Column: Seven decades later, the history of the Israeli-Palestinian conflict is still being kept secret

I once broke into the abandoned village of Deir Yasin, a few miles outside of Jerusalem. The village was the site of an infamous massacre 50 years ago during the founding of the State of Israel. More than 100 Palestinian Arabs were killed there, including women, children and elderly civilians.

The village didn’t officially exist until I visited Israel in the late 1990s on my travels as a reporter; It was plagued with maps. The remaining homes were off-limits to the public; They were mostly within closed confines of the huge Kafr Shawl Mental Health Center complex.

I made my way across the gates on foot, and I found the old mosque and a mausoleum and some houses still mostly intact. I spoke to a Palestinian survivor who described fleeing across the hills as more than a dozen of her relatives killed by members of right-wing paramilitary groups fighting to create a Jewish state.

In addition, the natives were long dead or gone.

Nevertheless, the name Deir Yassin remained – and remains so today – a powerful symbol, and the murders on April 9, 1948, have been the subject of endless controversy among historians. How many Palestinian villagers were killed? Who ordered the atrocities and whose complicity was there? What does this tell us about the origins of the Palestinian refugee crisis and the Israel-Palestinian conflict?

Unfortunately, even today – even seven decades after the assassinations – the Israeli government will not release important files on Deir Yasin. The disappearance of the village behind the gates of a psychiatric hospital serves as a fitting metaphor for the continued secrecy surrounding the events of that day.

According to recent study By the AKWOT Institute for Israel-Palestinian Conflict Research, it is not only Deir Yassin documents and photographs that have been withheld from public view, but also other files on military operations that include allegations of human rights violations and atrocities against the Arab population. Huh. The Akewot study focused on the role of the Ministerial Committee on the issue of permission to examine classified archival material – an Orwellian name because the government committee in fact often seems dedicated. No extension allowed.

The secret material mostly dates back to around the time of Israel’s independence in 1948. According to an article by Haaretz, Some of this relates to the alleged “exile of the Arabs” or “the destruction of Arab villages”. There are reports of alleged murders, atrocities, criminal acts and human rights violations.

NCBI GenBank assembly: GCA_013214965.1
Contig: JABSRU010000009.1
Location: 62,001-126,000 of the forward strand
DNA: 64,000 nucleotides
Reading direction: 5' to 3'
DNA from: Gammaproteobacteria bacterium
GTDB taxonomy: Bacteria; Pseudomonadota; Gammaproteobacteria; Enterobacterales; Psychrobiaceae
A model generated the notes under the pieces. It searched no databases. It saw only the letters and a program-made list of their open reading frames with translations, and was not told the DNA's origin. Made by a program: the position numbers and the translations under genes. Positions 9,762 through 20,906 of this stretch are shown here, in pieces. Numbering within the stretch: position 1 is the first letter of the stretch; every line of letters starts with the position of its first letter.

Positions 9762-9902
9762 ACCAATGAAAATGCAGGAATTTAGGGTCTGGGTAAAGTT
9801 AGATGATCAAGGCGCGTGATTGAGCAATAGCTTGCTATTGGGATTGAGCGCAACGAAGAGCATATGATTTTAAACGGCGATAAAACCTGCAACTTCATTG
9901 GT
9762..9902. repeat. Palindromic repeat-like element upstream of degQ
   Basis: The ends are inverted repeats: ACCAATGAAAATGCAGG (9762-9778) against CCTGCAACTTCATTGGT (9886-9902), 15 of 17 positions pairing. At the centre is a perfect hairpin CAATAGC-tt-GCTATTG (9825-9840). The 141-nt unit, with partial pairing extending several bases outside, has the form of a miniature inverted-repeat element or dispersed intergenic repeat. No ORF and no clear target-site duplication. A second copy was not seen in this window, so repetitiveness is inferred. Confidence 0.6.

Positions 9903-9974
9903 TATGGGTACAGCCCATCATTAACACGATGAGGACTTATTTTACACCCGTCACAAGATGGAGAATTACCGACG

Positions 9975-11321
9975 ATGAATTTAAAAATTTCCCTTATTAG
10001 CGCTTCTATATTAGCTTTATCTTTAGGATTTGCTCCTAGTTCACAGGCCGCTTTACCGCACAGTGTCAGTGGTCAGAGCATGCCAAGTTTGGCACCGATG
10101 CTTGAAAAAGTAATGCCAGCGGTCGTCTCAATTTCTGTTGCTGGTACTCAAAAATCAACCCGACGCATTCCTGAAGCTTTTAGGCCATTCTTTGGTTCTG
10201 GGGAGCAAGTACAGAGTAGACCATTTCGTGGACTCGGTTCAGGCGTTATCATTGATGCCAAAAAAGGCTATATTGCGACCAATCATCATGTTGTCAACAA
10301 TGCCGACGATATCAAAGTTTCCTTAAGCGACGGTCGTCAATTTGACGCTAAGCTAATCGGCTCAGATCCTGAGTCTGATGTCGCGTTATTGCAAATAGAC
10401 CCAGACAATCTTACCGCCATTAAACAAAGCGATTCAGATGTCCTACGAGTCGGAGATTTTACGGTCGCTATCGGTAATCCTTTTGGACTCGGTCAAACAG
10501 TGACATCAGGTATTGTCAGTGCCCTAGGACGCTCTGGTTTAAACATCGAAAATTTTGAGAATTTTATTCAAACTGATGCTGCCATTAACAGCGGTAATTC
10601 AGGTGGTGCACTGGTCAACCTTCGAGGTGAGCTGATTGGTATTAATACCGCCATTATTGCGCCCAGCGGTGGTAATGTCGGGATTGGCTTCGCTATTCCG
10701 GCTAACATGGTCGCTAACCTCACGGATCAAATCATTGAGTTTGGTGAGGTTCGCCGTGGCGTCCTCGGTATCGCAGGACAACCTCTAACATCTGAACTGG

Why did these files remain secret for so long? The government would assure you that their release would threaten national security, foreign affairs or privacy, but there actually seem to be other motivations at work. As one state archivist wrote in describing the unreleased documents: “The content is obnoxious.” In 2000, Israel’s Attorney General ruled in relation to Deir Yassin that “there was no need to make public the documents relating to this painful and emotionally charged case.” Minutes of the Ministerial Committee of the same year show that the decision to expand the classification was made out of concern for “the image and perception of the State of Israel”.

In other words, it’s a PR campaign going on for seven decades.

“The state is trying to control the official story, the narrative, through its government archives,” says Lior Yavne, executive director of Akewot. “Historians can not only do their job, but fact-based political discussion becomes difficult when the secrecy of the root causes of conflict and its aftermath is blurred.”

For Israelis and Palestinians, it sometimes seems as though history has always existed, weighing heavily on each day of conflict. The past – including 1948, but going back beyond the British Mandate, beyond the Ottoman Empire all the way to biblical times – never seems far away. Just last week, Ben-Seon Cohen, the commander of ex-state paramilitary militias who entered Der Yassin that day in April 1948, died at the age of 94. He never expressed remorse for his role in the massacre, according to his obituary,

It is quite easy to see why Israel is unwilling to publicize documents that may be provocative or increase hostility to Zionism. Over the years, the government has issued many pages of military and security documents—but that puts millions of pages of records and files out of the hands of scholars, according to Yavne. In some cases it has declassified and then re-sealed the documents. In other cases it has extended the legal classification period.

Burying unpleasant history is not a strategy for democracy. Israel prides itself on being the most independent country in the region; If so, he should be transparent and honest about his past. Just as the United States must face statues of Confederate generals and politicians across the country, Israel must face its own origin story.

I have no interest in viewing Israel as illegal. I have long been a proponent of the two-state solution and would love to see a secure, strong and dynamic Israel flourish alongside an independent Palestinian state. I will be the first to admit that both sides of the conflict are guilty of unacceptable violence against innocent people.

But a country must face its history honestly – its faults as well as its strengths. For this, historians need access to the raw materials that tell the full story.


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